In today’s digital world, just because you buy something doesn’t mean it’s yours. If you have ever downloaded a song on iTunes or installed a piece of software on your computer, you may be surprised to learn that you don’t actually own these products. You’re just licensing them.
When Apple (Stock Quote: AAPL) launched iTunes early last decade, it was a seen as a legal and respectable alternative to buying CDs in a store. But while CDs come with very few conditions for use, iTunes imposes strict requirements on what you can and can’t do with your purchase. According to the terms of agreement, “You shall be authorized to use the Products on five Apple-authorized devices at any time.” If you try to copy the song onto a sixth computer or portable player, or use it on a device that isn’t made by Apple, you suddenly are prohibited from listening to that track, even though you paid for it.
Despite these restrictions, users continue to spend good money downloading songs from iTunes and other online services. The same is true of e-books, except that the restrictions are even more severe, and consumers seem less aware of them.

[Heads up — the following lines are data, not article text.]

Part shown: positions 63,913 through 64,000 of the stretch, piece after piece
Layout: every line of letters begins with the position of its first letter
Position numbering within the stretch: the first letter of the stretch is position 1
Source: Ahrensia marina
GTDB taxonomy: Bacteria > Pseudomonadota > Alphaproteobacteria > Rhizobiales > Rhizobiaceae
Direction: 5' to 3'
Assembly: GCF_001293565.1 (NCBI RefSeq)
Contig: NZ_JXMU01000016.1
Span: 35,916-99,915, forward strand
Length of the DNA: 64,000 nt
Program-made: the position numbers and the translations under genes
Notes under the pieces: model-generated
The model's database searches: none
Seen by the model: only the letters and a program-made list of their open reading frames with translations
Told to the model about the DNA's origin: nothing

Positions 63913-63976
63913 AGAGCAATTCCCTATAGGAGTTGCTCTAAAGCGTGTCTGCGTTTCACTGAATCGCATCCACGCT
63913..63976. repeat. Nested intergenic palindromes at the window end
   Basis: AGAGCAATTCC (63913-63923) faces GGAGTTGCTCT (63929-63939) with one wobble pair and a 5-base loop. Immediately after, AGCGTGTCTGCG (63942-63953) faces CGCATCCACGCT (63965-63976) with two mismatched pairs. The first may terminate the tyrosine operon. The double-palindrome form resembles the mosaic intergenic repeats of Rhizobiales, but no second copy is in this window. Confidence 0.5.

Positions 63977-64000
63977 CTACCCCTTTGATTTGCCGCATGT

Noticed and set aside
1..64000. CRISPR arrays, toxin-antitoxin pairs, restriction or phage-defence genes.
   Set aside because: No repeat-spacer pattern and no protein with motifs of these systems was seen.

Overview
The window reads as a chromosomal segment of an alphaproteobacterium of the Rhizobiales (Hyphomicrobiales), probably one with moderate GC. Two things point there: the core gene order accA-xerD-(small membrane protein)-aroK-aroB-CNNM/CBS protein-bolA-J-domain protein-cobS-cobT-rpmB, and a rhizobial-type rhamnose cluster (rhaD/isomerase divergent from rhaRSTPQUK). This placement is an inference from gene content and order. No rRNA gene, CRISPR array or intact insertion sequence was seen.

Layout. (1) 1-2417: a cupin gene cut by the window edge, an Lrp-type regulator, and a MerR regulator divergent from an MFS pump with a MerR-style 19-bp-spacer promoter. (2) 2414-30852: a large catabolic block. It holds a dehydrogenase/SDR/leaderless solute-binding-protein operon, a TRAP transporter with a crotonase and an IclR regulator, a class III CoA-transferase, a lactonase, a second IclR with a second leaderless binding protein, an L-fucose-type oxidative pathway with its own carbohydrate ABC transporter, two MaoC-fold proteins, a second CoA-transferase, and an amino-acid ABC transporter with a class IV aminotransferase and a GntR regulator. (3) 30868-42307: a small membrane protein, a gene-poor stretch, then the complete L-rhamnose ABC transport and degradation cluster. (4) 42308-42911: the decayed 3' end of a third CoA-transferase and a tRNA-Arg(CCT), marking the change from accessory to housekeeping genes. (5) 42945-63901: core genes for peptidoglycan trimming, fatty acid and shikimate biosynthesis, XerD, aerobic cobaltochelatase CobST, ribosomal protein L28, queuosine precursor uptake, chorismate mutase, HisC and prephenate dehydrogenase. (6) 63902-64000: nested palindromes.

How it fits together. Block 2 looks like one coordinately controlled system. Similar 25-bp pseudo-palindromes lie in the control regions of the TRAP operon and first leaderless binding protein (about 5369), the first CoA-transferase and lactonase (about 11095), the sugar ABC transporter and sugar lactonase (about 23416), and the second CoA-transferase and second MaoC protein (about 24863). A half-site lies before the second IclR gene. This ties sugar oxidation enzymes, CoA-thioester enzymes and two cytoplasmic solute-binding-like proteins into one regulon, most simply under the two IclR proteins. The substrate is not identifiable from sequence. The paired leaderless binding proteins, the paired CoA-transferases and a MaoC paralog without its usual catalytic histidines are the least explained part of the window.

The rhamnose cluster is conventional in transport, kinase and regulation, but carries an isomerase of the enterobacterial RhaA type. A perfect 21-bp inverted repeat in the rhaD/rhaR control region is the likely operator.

Digital books have quickly moved from a novelty item for hardcore readers and techies to a widespread phenomenon. In the beginning, the Kindle stood alone in the field, and now there’s the Sony Reader, Barnes & Noble’s Nook, Apple’s iPad and even Google recently announced it will enter the market. Much of this is due to the rising demand.
Last year, when Dan Brown released The Lost Symbol, his follow-up to the hugely popular Da Vinci Code, it actually sold more digital copies than hardcover editions. Similarly, this past Christmas, shoppers bought more copies of e-books than regular books. In 2009, $313 million worth of e-books were sold, which was a nearly 200% increase from the previous year. In fact, digital books are becoming popular so fast that some have estimated they may generate $9 billion in sales by 2013.
We are at the point where many readers are considering whether they should build up their digital book collections either to complement the books they already have or to replace their collection all together. But would consumers be so eager to jump onto this new platform if they knew they couldn’t actually own those books?